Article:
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'Dendritic cells and pluripotency: Unlikely allies in the pursuit of immunotherapy'
If you have a question about this talk, please contact Sue Griffin.
Host: Nick Holmes (firstname.lastname@example.org)
Although the dramatic increase in life expectancy we have witnessed over the past century is arguably one of medicine’s greatest successes, it is also responsible for the rising incidence of chronic and degenerative diseases throughout the developed world.
The properties of pluripotent stem cells (PSC) offer an attractive strategy to address some of the health-care needs that the current trend in aging will inevitably pose. Nevertheless, their use in cell replacement therapy faces many challenges, the greatest of which is undoubtedly their immunogenicity, which threatens to undermine the success of regenerative medicine in the future.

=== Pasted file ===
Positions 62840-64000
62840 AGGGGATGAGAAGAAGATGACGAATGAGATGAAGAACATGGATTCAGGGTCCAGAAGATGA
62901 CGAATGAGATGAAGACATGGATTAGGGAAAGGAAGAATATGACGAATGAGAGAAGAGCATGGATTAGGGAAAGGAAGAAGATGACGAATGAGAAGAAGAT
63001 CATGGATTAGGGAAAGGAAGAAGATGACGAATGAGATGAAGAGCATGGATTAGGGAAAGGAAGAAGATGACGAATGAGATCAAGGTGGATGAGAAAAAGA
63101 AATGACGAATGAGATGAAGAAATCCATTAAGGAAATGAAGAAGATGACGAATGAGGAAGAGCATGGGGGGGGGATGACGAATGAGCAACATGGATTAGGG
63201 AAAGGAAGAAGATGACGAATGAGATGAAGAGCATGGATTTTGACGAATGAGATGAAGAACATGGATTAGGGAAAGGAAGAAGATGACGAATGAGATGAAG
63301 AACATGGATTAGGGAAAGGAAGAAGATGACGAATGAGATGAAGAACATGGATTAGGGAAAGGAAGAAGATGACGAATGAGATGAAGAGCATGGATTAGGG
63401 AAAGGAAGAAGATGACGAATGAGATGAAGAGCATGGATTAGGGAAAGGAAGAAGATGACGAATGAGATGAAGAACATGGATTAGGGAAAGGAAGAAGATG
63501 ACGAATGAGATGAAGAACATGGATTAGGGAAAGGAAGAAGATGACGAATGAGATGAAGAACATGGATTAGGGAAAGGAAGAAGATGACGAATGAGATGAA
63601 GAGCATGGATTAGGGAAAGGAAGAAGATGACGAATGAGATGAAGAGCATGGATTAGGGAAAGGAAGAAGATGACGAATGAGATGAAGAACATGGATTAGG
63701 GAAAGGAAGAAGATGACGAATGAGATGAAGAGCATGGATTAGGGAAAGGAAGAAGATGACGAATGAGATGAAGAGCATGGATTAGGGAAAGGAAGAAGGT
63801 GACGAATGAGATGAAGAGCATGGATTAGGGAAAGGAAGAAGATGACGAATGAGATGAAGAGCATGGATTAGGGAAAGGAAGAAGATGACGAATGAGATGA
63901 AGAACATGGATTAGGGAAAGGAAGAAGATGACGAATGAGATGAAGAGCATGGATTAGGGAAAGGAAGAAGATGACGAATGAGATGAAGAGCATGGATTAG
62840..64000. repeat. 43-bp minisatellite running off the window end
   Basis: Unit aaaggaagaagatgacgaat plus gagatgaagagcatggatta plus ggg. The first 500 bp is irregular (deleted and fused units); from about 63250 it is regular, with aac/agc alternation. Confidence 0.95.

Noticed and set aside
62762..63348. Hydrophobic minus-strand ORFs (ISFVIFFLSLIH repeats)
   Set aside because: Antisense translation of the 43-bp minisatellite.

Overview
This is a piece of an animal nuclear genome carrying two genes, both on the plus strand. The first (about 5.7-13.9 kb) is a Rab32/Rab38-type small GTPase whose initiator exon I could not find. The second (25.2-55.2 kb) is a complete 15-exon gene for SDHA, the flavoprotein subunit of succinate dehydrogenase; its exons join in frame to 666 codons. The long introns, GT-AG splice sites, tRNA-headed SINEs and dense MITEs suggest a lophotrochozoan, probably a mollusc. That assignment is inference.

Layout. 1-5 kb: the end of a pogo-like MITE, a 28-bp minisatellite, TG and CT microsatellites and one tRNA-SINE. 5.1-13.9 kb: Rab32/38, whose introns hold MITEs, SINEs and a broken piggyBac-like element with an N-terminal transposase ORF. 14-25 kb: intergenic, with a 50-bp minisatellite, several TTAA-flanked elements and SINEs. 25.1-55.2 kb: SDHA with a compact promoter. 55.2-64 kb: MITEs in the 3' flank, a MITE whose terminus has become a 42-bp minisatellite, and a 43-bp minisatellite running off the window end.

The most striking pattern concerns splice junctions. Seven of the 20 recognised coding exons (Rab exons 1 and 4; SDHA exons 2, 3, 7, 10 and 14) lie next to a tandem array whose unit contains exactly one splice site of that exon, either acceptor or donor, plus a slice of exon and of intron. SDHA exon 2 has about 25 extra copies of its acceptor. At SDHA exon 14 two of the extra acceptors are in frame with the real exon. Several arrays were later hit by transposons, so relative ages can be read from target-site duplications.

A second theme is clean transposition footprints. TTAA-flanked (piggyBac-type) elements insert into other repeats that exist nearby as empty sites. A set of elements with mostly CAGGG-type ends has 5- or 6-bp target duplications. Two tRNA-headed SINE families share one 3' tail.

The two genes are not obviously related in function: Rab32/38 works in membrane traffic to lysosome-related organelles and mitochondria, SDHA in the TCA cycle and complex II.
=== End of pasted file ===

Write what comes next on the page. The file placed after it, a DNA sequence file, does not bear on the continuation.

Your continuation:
The first half of this seminar will, therefore, investigate the extent of immune privilege displayed by tissues differentiated from PSC and the feasibility of tapping into such properties to secure their long-term survival through the induction of transplantation tolerance. Although the routine application of PSC within a clinical setting still remains a distant goal, their use as a novel source of dendritic cells whose administration to recipients may affect a lasting immunological legacy long after their demise, provides a more realistic prospect.
The second half of this seminar will, therefore, discuss the advantages of using PSC as a source of DC for immunotherapy and the unique properties that make them attractive candidates for downstream clinical applications.
This talk is part of the Immunology in Pathology series.
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